AI can help narrow the racial wealth gap in America
The protests sparked by George Floyd’s death have led to a focus on institutional racism and inequality that we’ve rarely, if ever, seen in corporate America. Business leaders are paying attention to race, which presents an unprecedented opportunity for change.
As a finance executive and entrepreneur, I’ve asked myself what role financial institutions should play at a moment like this. Beyond the obligatory statements of solidarity that #BlackLivesMatter, what can consumer lenders do to close the unjust gaps in our economic system and further the goal of racial equality?
I’ll tell you: lenders can update the methods they use to determine who gets access to credit and who doesn’t. Here’s how.
Credit access is essential for wealth creation and upward mobility. The ability to get a home, auto, or business loan is a touchstone of financial growth and stability—and access to that touchstone rests on your personal creditworthiness as determined by a lender.
Every consumer lender in the industry relies on a set of credit scoring methods that decide who is approved for loans and who isn’t. And the unfortunate reality is that the vast majority of these methods are biased against people of color. To cite just one example of this, Black homebuyers are denied mortgages more than twice as often as whites.
The reason for this bias is a mix of mathematics and skewed data. Most lenders use algorithms that consider a small number of data points (20 to 50) about a potential borrower including income, net worth, prior defaults and existing credit.
These variables are useful predictors. They’re also major drivers of disparity. For a number of historical reasons, African-Americans lag behind whites in income, net worth, educational opportunities and more. So when a conventional model looks at a Black applicant against a white one, the latter will likely appear to have “stronger” metrics and seem more creditworthy.
AI-powered algorithms, meanwhile, can use hundreds or even thousands of variables, and ask much broader questions. Do you pay your cell phone bill on time? How about your rent bill? If you declared bankruptcy in the past, was it because of a catastrophic health issue or poor spending habits? Considering more information provides a more detailed and nuanced portrait of any given applicant—and can increase credit access for people who may lack the “traditional credentials” of an approved borrower.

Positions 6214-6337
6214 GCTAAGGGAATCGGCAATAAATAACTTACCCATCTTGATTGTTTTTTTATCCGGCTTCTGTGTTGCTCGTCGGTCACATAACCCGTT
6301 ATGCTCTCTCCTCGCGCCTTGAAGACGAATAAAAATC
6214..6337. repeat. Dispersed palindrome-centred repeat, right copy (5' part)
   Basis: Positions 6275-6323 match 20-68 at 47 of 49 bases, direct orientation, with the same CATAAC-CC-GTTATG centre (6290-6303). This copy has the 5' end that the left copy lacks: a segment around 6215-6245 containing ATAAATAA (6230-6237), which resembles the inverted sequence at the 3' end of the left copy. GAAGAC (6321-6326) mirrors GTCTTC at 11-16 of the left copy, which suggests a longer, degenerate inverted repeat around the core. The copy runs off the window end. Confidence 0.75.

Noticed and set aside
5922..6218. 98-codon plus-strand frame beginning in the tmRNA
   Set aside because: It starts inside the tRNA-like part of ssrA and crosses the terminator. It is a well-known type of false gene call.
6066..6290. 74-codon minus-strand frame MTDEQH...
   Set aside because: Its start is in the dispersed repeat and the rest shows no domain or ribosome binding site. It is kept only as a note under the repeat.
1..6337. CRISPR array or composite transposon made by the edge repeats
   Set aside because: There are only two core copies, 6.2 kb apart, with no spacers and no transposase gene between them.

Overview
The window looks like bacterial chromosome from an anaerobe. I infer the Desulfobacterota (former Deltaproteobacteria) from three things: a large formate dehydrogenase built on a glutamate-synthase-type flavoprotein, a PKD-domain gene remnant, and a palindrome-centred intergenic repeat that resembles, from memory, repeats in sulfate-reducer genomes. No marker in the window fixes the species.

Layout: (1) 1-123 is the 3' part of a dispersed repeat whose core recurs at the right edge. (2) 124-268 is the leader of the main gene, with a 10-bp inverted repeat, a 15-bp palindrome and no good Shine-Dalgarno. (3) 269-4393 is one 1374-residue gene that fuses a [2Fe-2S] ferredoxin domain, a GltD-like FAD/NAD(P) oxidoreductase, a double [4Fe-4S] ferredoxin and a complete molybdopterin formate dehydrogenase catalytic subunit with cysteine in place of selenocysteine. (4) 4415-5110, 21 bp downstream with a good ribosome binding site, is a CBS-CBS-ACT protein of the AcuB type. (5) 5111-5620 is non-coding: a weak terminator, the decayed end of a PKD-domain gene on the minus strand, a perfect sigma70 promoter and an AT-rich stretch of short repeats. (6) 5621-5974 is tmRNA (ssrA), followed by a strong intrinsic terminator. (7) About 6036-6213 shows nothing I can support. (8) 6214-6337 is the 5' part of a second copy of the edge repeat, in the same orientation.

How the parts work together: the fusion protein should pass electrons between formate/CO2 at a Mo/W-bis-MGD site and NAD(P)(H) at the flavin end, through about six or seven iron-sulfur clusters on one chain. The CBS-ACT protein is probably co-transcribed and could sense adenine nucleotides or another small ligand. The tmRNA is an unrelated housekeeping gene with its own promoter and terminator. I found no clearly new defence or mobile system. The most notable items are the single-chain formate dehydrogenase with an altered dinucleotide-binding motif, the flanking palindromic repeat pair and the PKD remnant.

Lenders who use traditional credit scoring methods likely never intended to discriminate by race. But financial institutions have been slow to adopt new and more fair underwriting methods, despite the fact that many such methods have existed for years and are free and open source. This slowness is partly because an admission that biased models were used in the past could expose an organization to legal and reputational risk. And partly it’s because the people responsible for “fair lending” in these institutions often lack the resources, internal clout or incentives to innovate.
Real change will require CEOs and senior executives pushing their organizations to embrace fairness and adopt unbiased credit scoring techniques. If financial institutions want to close the opportunity and financial gaps that keep our unjust racial hierarchy in place, they must put their money where their messaging is. And if the public cry for racial justice isn’t incentive enough to change, legislators and regulators are starting to pay more attention to unfair algorithms (though there are signs that some have been asleep at the wheel).
To be sure, AI is hardly the solution to racial inequality. In fact, if done poorly AI can exacerbate bias and cause harm. Already, several AI algorithms have shown racist outcomes and even put African-American lives in danger. But given the evidence that, if used correctly, AI tools can increase credit access for millions of deserving borrowers, in this instance AI can help level the playing field.
If a tool exists to ameliorate some of the impact of racial inequality in our society, lenders have an obligation to use it now. COVID-19 has crushed Black-owned businesses and disproportionately harmed Black families, leaving millions of people vulnerable to economic conditions in an already biased system.
It’s past time we modernized the credit scoring system to help end the cycle of Black wealth disparity. #BlackWealthMatters and the time for America’s financial institutions to prioritize it is now.
Follow Kareem Saleh on Twitter @KareemSaleh.